A person in need of a little guidance could seek advice from Prince Alwaleed bin Talal on any number of topics. Interior design (decorate with an emphasis on clean lines and pictures of yourself, ensuring fellow royalty never forget whose office they are in). Business (keep your employees movitvated with occasional hookah parties and pet falcons). Fashion (don't be caught dead clashing with yourhorse). Know-nothing list-makers whose inability to add gives the world the impression you're some kind of street urchin worth a mere $18 billion (TAKE NO PRISONERS). But the area of expertise closest to his heart? Diet and fitness. The formerly plump prince has loads of wisdom to impart on how to get fit and and stay that way. Herewith, a preview of the tips you'll find in what we hope will be be a forthcoming series of books and DVDs entitled The Alwaleed Lifestyle.
- You don't need a gym to get in a workout.
He often goes on long marches in the Saudi desert or in the cities he visits. His security detail is used to him getting on his bicycle late at night and riding around Riyadh, while talking on his cell phone or texting with world leaders. “Hello Carla,” he texted the French president’s wife after her husband Nicolas Sarkozy’s election defeat on the night of May 6. “I don’t wish to disturb my friend Nicolas but please do convey my respects to President Sarkozy as he just gave a high class and honorable concession speech. The friendship between me and him is stronger than ever!”
- A moment on the lips, forever on the hips.
As with everything else in his life, when it comes to dining habits, Alwaleed is fastidious. At every meal, his chefs prepare vast banquets of many different culinary treats, including roasted camel. But Alwaleed does not eat meat and eats very sparsely—no more than 1,100 calories a day—in an obsessive but largely unsuccessful effort to keep his weight at 140 pounds. His food is kept in separate refrigerators, with calorie counts marked. (He was a chubby child and during his college years in California he weighed as much as 200 pounds.) He likes to boast that he can still fit into pants he has owned for 30 years.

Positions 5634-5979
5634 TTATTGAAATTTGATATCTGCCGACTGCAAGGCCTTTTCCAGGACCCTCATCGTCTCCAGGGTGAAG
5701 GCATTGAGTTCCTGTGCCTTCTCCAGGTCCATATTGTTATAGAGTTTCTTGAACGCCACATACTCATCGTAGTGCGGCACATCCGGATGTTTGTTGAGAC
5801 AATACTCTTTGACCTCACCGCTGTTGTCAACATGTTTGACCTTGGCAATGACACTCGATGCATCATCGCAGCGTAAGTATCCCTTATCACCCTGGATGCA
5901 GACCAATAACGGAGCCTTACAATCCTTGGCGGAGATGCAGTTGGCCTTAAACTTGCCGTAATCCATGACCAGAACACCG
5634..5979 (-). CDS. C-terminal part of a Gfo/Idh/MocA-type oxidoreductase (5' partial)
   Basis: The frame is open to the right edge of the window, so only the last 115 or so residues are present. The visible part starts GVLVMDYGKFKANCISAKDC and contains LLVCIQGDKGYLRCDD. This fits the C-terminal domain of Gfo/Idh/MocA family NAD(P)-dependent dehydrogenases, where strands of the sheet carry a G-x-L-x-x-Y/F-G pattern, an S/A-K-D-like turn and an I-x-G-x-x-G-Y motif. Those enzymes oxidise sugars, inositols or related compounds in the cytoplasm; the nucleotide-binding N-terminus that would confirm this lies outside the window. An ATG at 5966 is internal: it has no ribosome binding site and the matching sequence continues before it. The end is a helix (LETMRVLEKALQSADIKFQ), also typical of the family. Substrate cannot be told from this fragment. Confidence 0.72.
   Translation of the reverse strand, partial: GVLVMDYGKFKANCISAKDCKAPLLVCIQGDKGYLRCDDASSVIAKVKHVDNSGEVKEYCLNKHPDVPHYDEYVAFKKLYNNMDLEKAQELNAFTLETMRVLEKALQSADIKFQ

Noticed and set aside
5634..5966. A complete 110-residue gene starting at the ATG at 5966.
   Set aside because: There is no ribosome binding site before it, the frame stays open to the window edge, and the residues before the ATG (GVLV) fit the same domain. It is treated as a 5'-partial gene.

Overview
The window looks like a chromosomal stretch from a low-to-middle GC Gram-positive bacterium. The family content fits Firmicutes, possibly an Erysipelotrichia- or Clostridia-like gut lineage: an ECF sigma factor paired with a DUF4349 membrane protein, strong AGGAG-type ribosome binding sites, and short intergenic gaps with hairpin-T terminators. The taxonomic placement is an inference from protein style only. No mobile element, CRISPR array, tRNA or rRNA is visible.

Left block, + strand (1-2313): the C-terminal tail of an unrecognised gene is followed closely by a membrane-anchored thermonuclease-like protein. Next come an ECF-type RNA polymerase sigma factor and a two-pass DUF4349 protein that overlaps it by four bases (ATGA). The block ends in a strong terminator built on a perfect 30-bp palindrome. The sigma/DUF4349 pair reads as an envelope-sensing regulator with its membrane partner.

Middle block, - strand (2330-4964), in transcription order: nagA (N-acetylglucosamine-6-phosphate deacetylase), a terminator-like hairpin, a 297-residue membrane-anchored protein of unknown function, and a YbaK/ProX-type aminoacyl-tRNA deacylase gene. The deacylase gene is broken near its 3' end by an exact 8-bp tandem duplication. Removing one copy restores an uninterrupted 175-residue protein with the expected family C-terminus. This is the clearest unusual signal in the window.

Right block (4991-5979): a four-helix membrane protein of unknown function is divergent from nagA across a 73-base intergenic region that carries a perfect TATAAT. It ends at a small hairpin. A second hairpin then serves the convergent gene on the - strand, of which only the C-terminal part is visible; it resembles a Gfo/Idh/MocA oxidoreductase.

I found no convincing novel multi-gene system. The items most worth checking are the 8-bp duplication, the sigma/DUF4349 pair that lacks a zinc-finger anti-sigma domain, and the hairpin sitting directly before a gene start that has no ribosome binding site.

- Midget tossing is a great upper arm exercise.
...dwarves are outcasts in Saudi Arabia; when they come begging, Alwaleed, in his great beneficence, hires them to be a roving band of court jesters, thus instilling in them “a work ethic, and you really can’t fault that.” In Saudi Arabia the wealthy think it is lucky to have dwarves around, and the dwarves enjoy it, “kind of like a circus situation.” When they are pressed into service as human projectiles, there are pillows to catch them. Pillows are obviously moot, however, when Alwaleed has the dwarves dive for $100 bills in bonfires, as the Business Insider story also alleged. Talk about occupational hazards! “It’s all lies,” Alwaleed told me emphatically during our first meeting at the Plaza hotel, in February 2012. He said the story was taken down “the next day,” although it still lives online.
The Stockholder In The Sand [Vanity Fair]